IMF country head warns Vietnam about the impact of a global recession

The fund warns that controlling inflation and flexible fiscal policy are essential to ride out the storm.
By RFA Vietnamese
IMF country head warns Vietnam about the impact of a global recession Container trucks pass through rows of containers at Dinh Vu port, Hai Phong on August 12, 2019.

Vietnam will not be able to escape the negative consequences if the global economy enters a recession next year, according to Francois Painchaud, the International Monetary Fund's representative in Vietnam.

Still, the IMF continues to forecast stronger economic growth in 2023 than this year.

Others agreed with Painchaud’s assessment

 “Inflation in many countries shows no signs of cooling down quickly. The U.S. Central Bank intends to raise interest rates until inflation is under control. Central banks of other countries will follow that direction. As a result, the world economy could quickly enter an increasingly deep recession,” Norway-based economic expert Nguyen Huy Vu told RFA.

“Vietnam depends a lot on the world economy, from foreign direct investment to exports and imports. Therefore, when the world economy declines, Vietnam will be greatly affected," said Vu, who spent a year working for Germany’s Bundesbank.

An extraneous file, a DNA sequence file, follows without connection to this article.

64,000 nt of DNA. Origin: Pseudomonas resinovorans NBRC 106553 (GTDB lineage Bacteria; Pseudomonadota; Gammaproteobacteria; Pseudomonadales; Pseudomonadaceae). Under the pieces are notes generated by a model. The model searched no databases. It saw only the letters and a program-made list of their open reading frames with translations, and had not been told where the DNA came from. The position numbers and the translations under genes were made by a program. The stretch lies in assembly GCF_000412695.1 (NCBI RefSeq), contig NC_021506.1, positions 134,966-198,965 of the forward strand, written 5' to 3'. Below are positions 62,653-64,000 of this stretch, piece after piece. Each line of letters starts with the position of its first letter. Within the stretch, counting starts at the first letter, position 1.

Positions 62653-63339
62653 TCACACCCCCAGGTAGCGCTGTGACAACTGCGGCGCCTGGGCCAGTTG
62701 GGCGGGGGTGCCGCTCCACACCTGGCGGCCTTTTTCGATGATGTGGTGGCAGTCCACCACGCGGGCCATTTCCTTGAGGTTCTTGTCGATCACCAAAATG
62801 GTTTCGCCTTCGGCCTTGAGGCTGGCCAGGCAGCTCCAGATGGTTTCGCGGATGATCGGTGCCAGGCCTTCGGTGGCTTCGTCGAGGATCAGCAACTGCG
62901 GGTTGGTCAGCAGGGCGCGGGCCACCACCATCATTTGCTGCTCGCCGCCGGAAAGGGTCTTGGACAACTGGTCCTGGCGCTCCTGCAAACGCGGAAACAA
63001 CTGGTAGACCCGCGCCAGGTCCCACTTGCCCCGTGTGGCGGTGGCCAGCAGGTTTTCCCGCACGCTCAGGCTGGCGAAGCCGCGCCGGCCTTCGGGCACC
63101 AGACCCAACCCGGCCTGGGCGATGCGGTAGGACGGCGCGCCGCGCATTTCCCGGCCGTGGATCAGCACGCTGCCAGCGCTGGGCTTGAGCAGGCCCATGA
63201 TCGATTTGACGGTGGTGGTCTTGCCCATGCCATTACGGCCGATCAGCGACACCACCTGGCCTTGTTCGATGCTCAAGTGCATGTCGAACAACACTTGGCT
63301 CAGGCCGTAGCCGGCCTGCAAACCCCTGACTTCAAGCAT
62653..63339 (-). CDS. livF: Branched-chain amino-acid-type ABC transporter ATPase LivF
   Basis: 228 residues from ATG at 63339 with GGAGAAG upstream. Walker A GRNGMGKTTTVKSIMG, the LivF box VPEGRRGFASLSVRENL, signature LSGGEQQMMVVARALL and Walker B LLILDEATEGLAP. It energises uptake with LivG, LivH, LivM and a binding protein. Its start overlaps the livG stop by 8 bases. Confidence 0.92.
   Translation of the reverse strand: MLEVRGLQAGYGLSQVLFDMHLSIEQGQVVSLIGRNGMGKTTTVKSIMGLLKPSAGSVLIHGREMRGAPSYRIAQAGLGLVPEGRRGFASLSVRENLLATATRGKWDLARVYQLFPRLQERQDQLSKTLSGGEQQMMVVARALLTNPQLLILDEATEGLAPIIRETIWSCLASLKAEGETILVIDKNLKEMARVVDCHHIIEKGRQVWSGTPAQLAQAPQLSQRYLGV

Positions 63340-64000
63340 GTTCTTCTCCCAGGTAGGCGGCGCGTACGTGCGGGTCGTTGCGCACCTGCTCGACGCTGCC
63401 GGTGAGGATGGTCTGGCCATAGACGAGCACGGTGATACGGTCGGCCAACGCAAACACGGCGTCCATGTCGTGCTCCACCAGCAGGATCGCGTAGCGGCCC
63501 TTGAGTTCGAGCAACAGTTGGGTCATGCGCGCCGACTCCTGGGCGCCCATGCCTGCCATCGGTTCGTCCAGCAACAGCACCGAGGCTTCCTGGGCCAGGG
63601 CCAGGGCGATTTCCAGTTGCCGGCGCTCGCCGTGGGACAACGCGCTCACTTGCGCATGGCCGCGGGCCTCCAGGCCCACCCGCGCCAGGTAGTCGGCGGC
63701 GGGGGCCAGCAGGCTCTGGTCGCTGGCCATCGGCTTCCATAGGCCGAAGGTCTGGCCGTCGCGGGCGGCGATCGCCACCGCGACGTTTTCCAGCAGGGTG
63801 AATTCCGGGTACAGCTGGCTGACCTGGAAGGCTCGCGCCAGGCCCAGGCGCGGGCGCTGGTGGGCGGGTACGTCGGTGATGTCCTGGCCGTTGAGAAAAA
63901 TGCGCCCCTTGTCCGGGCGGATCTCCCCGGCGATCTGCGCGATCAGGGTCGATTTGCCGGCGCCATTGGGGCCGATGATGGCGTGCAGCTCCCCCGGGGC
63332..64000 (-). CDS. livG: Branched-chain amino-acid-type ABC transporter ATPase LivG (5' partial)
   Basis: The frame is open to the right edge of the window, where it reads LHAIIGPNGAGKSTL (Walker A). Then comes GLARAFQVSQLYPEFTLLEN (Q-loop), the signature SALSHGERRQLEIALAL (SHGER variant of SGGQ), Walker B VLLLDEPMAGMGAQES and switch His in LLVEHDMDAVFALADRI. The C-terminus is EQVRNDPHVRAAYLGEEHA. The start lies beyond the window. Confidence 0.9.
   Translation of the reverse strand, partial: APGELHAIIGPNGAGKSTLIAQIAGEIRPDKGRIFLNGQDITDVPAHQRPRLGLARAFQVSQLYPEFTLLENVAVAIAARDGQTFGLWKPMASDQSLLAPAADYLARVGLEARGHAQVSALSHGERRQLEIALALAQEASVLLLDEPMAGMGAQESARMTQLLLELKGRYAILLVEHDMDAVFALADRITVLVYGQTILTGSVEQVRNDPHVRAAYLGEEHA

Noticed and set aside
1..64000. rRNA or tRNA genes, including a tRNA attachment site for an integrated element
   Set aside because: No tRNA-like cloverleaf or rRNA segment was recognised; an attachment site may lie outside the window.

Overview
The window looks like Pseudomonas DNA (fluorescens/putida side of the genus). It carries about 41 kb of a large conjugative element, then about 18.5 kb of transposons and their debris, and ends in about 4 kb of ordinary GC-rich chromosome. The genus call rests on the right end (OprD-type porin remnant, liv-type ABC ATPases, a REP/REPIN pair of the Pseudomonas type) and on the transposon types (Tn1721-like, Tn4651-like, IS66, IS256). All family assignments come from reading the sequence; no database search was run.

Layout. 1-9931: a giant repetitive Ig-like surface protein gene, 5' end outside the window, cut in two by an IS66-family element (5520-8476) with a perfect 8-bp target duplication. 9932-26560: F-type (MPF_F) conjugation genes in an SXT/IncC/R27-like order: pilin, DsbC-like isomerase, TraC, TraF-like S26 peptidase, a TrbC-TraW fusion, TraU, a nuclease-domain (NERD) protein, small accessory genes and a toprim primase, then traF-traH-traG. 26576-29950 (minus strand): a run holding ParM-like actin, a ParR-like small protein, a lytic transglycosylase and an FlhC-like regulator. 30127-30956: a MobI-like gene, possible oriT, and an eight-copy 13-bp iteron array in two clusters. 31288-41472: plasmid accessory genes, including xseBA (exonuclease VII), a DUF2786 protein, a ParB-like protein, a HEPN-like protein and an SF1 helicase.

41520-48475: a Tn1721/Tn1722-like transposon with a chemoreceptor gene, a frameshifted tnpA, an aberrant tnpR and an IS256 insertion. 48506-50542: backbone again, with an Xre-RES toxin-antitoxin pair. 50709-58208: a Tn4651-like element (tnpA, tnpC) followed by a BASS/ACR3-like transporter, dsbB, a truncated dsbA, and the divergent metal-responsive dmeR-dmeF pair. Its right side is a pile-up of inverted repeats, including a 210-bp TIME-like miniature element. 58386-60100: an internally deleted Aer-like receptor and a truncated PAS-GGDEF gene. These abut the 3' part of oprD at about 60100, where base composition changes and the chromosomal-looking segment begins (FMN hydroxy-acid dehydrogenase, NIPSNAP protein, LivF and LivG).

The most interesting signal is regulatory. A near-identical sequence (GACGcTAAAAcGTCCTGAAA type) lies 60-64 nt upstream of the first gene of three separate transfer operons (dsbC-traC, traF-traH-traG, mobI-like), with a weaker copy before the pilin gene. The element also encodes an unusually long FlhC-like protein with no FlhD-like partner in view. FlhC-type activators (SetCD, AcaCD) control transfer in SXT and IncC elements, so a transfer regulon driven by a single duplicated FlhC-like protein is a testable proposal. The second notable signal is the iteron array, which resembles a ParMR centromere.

In July the IMF forecast Vietnam’s economy would grow by 6% this year, rising to 7.2% in 2023.

Associate Professor, Dr. Ngo Tri Long, former director of the Institute for Price Market Research under Vietnam’s Ministry of Finance, said the IMF's assessment was reasonable, although he forecast a bigger rise in 2022 Gross Domestic Product:

“Second quarter growth was recorded as the highest compared to the past,” Long said. “It increased by 6.7%. That shows that the possibility of [growth] exceeding the target set by the National Assembly. Over 7% growth this year is within reach.”

The IMF’s Painchaud said in spite of the risk of the knock-on effect of a global recession in 2023, Vietnam's GDP growth would probably still be the highest among key economies in Asia.

Painchaud said Vietnam needs to closely monitor inflation risks and needs flexible fiscal policy in order to deal with constantly fluctuating economic conditions. The IMF said in July consumer price inflation (CPI) would average 3.8% this year and 3.7% in 2023.

Vietnam’s National Assembly has set an inflation target of below 4%. In the first eight months of the year CPI ranged between 2.6% and 2.8%.

Associate Professor Long said there is a very close link between economic growth and rising prices.  He said the biggest risk to Vietnam would be ineffective growth policies leading the country to fall into a debt trap.

“It means investing in breadth, not investing in depth. Investing in breadth is very risky: high growth without paying attention to efficiency and quality but only paying attention to quantity.” he said.

“The risk lies in the trap of high public debt. If you want to grow, you must increase investment. If it is not enough you must borrow and, if you borrow, you must repay. Finally, if it is not effective, it is impossible to repay the debt. That's the biggest risk."